Vocabulary of Carpal Tunnel Syndrome Video

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  • 0:01 Repetitive Work
  • 0:20 Carpal Tunnel Syndrome
  • 2:37 Treatments
  • 3:30 Lesson Summary
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Lesson Transcript
Instructor: Artem Cheprasov
This lesson will cover important vocabulary related to carpal tunnel syndrome, as well as define the word itself. You'll learn the definitions of carpus, carpal bones, flexor retinaculum, and carpal tunnel release.

Repetitive Motion

Writers, computer users, and those simply doing a lot of repetitive work with their hands and wrists have commonly been thought of as being predisposed to developing a condition called carpal tunnel syndrome. Is this true? Well, this lesson will tell you, and it will define key vocabulary related to this condition.

Carpal Tunnel Syndrome

Carpal tunnel syndrome is a painful disorder of the wrist and hand ultimately caused by the compression of the median nerve. The word 'carpal' comes from carpus, which means the wrist. I remember that carpus means wrist by imagining people fishing for carp with their hands and then those fish swallowing the person's arm up to their wrist.

It's a common misconception that carpal tunnel syndrome is caused by repetitive motions of the wrist. That might be a contributory factor in some instances and even that is debatable. What we know is that carpal tunnel syndrome seems to stem from a combination of factors, including genetics, medical problems, a person's occupation, and more.

So, what happens here? The key to understanding carpal tunnel syndrome is understanding what the carpal tunnel is! The carpal tunnel is the space between the carpal bones, the bones of the wrist, and the flexor retinaculum of the hand. The flexor retinaculum is a very strong ligament that crosses the front of the wrist, one that is unable to stretch very well. For us, that means the carpal tunnel is surrounded on all sides by very tough walls, be they made of bone or a tough fibrous band.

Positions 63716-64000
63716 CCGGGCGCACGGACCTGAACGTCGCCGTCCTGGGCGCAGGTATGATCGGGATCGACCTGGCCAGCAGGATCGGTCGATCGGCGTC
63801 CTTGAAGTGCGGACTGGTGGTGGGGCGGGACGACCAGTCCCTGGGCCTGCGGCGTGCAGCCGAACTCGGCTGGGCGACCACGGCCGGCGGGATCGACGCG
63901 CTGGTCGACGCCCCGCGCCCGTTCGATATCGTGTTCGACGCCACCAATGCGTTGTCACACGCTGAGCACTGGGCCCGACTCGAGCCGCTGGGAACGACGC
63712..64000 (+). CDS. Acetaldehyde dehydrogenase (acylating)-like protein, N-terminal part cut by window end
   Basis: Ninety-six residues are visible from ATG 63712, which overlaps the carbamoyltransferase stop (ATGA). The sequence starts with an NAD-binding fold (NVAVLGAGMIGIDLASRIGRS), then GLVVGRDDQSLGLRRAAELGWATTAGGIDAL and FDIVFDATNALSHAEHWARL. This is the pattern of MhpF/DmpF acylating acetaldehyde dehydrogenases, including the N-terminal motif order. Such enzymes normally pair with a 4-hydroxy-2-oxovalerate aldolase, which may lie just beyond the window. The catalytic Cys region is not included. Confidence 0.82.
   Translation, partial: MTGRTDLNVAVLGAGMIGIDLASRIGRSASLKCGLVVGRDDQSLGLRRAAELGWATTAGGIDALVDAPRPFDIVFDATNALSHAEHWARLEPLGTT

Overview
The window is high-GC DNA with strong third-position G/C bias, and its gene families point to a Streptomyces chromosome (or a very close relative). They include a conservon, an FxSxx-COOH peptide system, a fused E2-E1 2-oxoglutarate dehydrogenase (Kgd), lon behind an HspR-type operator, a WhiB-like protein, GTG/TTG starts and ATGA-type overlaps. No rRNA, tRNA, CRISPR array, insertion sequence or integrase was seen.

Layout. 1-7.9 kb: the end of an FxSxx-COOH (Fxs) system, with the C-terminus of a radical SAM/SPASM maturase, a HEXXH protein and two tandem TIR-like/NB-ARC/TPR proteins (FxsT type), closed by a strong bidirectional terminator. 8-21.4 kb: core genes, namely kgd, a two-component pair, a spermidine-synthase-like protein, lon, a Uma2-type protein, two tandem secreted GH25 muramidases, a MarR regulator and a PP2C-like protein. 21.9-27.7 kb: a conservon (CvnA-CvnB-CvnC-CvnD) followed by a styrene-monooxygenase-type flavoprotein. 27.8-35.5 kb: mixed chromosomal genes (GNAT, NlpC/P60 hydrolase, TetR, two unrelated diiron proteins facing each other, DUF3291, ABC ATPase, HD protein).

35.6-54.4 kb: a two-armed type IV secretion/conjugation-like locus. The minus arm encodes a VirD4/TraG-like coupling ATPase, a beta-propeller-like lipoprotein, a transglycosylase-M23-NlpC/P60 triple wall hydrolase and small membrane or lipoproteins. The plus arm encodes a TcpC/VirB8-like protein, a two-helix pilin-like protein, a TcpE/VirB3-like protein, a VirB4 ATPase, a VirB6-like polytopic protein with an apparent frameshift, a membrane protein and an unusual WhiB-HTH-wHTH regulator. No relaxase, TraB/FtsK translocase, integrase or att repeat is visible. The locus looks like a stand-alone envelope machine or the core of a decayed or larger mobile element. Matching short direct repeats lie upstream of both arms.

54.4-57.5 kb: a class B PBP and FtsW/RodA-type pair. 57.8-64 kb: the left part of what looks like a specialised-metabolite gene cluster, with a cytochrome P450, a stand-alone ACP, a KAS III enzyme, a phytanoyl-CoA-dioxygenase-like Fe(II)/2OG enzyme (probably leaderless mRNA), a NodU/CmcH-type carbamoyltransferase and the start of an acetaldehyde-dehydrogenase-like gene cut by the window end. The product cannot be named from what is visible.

You see, flexor tendons of the fingers and thumb, as well as the median nerve, pass through this tunnel. If, for any reason, the tendons inside the limited space of this tunnel begin to swell, they will compress the median nerve.

Just imagine being placed inside the rigid confines of a small space, something like a concrete chamber with really thick walls. If something like a really strong balloon were to begin to swell up in this room, you would eventually get squished.

When the median nerve is compressed by the swollen tendons or for any other reason, a person will experience pain and paresthesia, an abnormal sensation, such as the sensation of burning, prickling or tingling, namely in the thumb, index, and middle fingers. Eventually, grip strength will decline and the muscles of the thumb may atrophy, or waste away.


The treatments for carpal tunnel syndrome include pain-relieving drugs and anti-inflammatory drugs. So, drugs like NSAIDs, nonsteroidal anti-inflammatory drugs, such as ibuprofen may be recommended and anti-inflammatories, like corticosteroids, may be injected into the wrist to stop the inflammation, which itself causes swelling.

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